Solomon Hill

Hawks Notes: Huerter, Okongwu, Bogdanovic, Hunter, Capela, Collins, Hill

The Hawks are engaged in extension talks with Kevin Huerter, and coach Nate McMillan hopes an agreement can be reached before next month’s deadline, tweets Sarah K. Spencer of The Atlanta Journal-Constitution. Speaking at Media Day, McMillan said the Hawks are “crossing their fingers” that a new deal will happen and the team is laying a foundation by signing core players to long-term contracts this offseason.

Huerter also expressed hope, telling Spencer, “We’re still working. It’s something we’ve kind of worked through throughout the summer. Mostly I let my agent and (general manager Travis Schlenk) handle (it). Obviously I hope to get something done, but there’s no guarantees.” (Twitter link).

Huerter continues to rehab from offseason ankle surgery, and said he’s “95% healthy” heading into the start of training camp (Twitter link).

There’s more from Atlanta:

  • Onyeka Okongwu tells Spencer that he hopes to be ready to play in December (Twitter link). The second-year center underwent surgery in July to fix a torn labrum in his right shoulder and was given a six-month timetable for recovery.
  • Bogdan Bogdanovic, De’Andre Hunter and Clint Capela entered the offseason with health concerns, but McMillan expects them all to be ready for the October 21 season opener, tweets Chris Kirschner of The Athletic. However, McMillan doesn’t plan for them to see much playing time in the team’s four preseason games. Bogdanovic experienced soreness in his right knee during last season’s playoffs, but recently said he feels completely healthy. Hunter had surgery on his right knee in June, while Capela had to get a PRP injection in his Achilles tendon. He told reporters that he played through an Achilles injury last season (Twitter link).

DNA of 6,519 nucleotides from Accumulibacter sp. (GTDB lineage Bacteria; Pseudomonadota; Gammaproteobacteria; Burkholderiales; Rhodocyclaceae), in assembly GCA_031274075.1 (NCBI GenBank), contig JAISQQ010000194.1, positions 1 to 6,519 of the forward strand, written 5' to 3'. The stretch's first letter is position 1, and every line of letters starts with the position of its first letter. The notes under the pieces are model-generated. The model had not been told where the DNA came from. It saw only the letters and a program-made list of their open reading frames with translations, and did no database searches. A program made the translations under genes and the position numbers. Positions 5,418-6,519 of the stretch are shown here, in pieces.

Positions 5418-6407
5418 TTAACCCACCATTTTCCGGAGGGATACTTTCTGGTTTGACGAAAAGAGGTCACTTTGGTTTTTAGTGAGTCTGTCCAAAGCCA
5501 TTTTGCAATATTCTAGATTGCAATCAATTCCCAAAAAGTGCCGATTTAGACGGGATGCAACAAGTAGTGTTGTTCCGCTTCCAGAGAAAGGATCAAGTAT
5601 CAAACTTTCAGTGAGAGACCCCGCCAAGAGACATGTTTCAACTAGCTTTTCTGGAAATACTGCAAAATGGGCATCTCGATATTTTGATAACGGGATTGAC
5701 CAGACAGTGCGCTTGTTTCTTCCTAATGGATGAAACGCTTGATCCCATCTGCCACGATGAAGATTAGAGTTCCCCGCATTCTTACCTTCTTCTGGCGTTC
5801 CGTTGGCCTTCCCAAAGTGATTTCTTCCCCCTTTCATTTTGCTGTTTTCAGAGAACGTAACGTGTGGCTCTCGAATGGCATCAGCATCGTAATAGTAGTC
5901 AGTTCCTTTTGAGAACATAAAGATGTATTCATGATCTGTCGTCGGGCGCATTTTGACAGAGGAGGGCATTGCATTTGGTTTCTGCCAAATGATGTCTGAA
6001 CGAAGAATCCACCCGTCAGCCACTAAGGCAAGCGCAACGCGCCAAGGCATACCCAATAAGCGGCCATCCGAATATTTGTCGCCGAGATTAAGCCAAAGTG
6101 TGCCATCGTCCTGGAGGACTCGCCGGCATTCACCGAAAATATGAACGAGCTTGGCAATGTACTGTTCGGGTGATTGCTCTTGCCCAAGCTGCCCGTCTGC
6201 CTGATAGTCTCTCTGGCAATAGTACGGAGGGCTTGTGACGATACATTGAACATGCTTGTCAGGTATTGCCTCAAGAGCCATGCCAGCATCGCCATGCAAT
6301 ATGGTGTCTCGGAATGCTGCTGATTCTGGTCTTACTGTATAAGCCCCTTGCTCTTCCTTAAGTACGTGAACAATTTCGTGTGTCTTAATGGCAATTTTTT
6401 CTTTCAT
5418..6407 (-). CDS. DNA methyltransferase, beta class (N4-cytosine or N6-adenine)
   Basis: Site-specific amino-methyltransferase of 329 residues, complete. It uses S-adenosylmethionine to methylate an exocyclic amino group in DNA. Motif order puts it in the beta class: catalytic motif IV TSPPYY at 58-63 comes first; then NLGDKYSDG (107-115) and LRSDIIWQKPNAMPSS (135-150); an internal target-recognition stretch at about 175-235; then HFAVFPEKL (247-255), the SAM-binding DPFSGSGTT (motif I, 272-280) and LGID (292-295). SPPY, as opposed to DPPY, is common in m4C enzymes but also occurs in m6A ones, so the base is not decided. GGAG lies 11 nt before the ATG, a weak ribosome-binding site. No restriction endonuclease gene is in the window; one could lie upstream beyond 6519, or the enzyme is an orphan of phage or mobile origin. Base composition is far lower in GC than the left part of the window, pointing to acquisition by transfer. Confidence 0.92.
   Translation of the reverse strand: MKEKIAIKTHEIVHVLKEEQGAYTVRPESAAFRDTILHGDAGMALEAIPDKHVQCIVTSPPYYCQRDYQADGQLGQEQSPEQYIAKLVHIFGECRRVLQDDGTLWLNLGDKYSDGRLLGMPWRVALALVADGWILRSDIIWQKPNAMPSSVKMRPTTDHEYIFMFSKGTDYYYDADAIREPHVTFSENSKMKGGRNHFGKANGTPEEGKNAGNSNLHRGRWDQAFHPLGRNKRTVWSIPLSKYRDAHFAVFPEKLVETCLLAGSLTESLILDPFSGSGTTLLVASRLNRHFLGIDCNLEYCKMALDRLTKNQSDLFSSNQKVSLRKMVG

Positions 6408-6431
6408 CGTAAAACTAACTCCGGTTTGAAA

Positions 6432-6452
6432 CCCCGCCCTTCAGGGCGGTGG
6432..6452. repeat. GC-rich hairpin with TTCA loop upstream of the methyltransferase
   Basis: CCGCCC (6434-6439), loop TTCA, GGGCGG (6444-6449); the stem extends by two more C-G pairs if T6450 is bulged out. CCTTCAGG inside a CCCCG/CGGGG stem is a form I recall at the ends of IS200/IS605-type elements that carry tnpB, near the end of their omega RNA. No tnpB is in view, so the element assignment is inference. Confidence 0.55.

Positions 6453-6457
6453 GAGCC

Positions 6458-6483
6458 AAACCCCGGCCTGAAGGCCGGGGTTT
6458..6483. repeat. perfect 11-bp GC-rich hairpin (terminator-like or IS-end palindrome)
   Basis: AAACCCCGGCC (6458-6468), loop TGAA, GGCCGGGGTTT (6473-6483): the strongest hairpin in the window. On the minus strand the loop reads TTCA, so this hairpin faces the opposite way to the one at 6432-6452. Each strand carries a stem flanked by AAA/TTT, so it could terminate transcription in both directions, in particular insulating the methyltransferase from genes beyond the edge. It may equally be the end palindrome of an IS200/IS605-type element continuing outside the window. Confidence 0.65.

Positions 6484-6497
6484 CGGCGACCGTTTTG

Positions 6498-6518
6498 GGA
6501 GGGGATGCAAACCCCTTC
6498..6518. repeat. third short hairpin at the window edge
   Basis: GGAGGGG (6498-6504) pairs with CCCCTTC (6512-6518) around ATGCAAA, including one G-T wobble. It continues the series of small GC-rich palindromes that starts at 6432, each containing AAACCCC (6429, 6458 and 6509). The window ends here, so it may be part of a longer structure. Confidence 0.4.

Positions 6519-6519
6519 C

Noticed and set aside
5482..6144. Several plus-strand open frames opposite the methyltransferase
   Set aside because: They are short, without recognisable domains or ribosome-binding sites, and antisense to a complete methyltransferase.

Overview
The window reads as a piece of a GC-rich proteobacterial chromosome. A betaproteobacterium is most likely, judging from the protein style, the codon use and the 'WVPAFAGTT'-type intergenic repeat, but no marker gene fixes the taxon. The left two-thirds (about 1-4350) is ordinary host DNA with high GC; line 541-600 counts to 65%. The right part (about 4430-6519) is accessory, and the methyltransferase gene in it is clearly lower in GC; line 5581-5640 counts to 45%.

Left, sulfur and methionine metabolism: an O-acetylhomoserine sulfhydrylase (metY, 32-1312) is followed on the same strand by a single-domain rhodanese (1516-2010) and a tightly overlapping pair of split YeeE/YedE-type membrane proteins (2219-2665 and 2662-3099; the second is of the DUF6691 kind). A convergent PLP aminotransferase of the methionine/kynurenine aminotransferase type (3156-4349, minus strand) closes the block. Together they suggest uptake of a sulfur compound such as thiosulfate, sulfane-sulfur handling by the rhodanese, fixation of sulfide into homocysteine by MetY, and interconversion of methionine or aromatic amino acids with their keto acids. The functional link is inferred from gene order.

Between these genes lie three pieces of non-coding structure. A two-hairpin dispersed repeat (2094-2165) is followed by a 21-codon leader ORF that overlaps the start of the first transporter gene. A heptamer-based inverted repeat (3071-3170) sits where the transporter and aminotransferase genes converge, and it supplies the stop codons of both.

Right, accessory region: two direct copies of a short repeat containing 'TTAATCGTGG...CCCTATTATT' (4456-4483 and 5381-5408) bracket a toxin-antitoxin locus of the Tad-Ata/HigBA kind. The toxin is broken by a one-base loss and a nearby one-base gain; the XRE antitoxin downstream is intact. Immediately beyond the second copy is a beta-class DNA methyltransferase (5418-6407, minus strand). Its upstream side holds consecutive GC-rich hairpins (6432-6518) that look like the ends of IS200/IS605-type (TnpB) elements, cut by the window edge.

• Re-signing restricted free agent John Collins was an offseason priority in Atlanta, but he revealed today that he never talked with any other teams, Kirschner adds (Twitter link). Collins reached a five-year, $125MM deal to stay with the Hawks.
  • Veteran forward Solomon Hill said his close relationship with McMillan influenced his decision to re-sign with Atlanta (Twitter link). “I knew this is where I wanted to be,” Hill said.

Solomon Hill Signs With Hawks On One-Year Deal

AUGUST 5: Hill has officially signed, according to a team press release. It’s a minimum-salary deal.


AUGUST 2: Free agent forward Solomon Hill has agreed to re-sign with the Hawks on a one-year deal, ESPN’s Adrian Wojnarowski tweets.

In his eight-year career, Hill has played for five teams. In part due to frontcourt injuries, Hill saw action in 71 regular-season games, including 16 starts.

He was the fifth option offensively, averaging just 4.2 shot attempts and 4.5 PPG in 21.3 MPG. He also appeared in 14 playoff games during the team’s run to the conference finals, though his playing time dropped. He only appeared in four games against the Bucks during the Eastern Conference Finals.

However, the front office valued Hill enough to bring him back on a short team deal, likely the veteran’s minimum or something close to it.